Fuelled by record numbers of overseas visitors to Ireland in 2016, the Irish hotel sector is poised for further growth but investment is needed if the sector is to maintain competitiveness.
“The (hotel) sector is firmly back on track and most hotels reported growth in both revenue and profitability during 2016 – particularly in Dublin, which is ahead of the rest of the regions,” says Mairea Doyle-Balfe, Director, Hotel Tourism & Leisure at Crowe Horwath.
But, after a period of growth, factors such as Brexit and maintaining competitiveness while increasing room rates are challenges facing the industry.
“We saw an immediate impact from Brexit and the Sterling exchange rate in places like Donegal and other border counties that can be reliant on cross-border tourism. The impact for the rest of the Country has been felt this year with a reduction in UK visitors to Ireland of 6% in comparison to last year. In the future, I think the real impact of Brexit could be felt in changes to the domestic economy and domestic consumer spending, which is an important part of revenues for regional hotels in Ireland. The off-set of this for Ireland is likely to be additional US and European tourists coming here and this is already evident in the most recent tourism figures this year.”
Some of the more immediate challenges facing the sector include staffing, increased operational costs and the need for some hotels to invest in their premises. “From an operational perspective, staff recruitment and retention are challenging. There is a skills shortage in certain departments in hotels. Chefs, for example, are highly sought after across the industry. Due to the nature of the business, hotels are also finding it hard to retain good staff, particularly in Dublin where it’s a lot more transient and staff can move around a lot more. All of this is also contributing to higher staff costs overall.”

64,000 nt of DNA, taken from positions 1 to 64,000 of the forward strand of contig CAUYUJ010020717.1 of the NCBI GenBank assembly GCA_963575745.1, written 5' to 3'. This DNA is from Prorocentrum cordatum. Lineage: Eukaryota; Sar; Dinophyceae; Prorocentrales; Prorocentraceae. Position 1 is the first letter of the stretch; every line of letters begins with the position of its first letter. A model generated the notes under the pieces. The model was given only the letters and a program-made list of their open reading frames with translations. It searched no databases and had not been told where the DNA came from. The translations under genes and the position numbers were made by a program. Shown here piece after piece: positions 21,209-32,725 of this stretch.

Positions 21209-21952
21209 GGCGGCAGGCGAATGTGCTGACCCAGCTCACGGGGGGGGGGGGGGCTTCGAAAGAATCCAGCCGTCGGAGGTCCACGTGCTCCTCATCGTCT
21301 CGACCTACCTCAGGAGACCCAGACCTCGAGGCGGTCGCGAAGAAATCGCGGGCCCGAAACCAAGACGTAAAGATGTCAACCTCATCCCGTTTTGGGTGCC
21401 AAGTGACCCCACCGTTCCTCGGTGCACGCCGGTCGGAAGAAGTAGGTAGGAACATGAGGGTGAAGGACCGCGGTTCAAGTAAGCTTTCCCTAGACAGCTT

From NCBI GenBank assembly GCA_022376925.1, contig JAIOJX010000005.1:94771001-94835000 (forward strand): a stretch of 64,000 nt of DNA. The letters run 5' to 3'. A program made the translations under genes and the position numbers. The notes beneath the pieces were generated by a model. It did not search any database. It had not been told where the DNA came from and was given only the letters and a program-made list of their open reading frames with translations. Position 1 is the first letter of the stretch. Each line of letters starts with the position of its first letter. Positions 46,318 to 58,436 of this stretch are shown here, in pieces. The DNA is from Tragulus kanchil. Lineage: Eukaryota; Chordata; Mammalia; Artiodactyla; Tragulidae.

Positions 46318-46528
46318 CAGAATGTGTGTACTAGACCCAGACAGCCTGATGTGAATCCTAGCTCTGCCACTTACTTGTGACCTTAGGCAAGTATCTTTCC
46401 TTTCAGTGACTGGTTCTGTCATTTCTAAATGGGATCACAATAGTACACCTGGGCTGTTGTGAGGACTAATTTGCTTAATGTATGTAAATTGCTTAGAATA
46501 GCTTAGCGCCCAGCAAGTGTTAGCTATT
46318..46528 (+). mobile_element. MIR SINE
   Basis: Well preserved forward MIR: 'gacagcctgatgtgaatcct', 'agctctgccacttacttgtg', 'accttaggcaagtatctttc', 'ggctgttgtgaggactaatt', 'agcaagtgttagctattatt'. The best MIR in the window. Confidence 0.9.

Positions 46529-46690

A recent IHF survey noted that the vast majority of hotels (91%) indicated that they intend to undertake some capital expenditure projects during 2017, with most planning to refurbish and redecorate their premises and 15% planning to extend them. The survey also highlighted that 43% are planning to invest in guest technology, increasing the broadband speed available in their properties as well as offering the latest in Smart TVs.
“If hotels continue to invest in their product and deliver a great service to their customers, the future is bright, and I think we can compete even better amongst other financial supports and services on the worldwide stage.”
This is an extract from a recent article published in AIB’s September 2017 Hotels Outlook.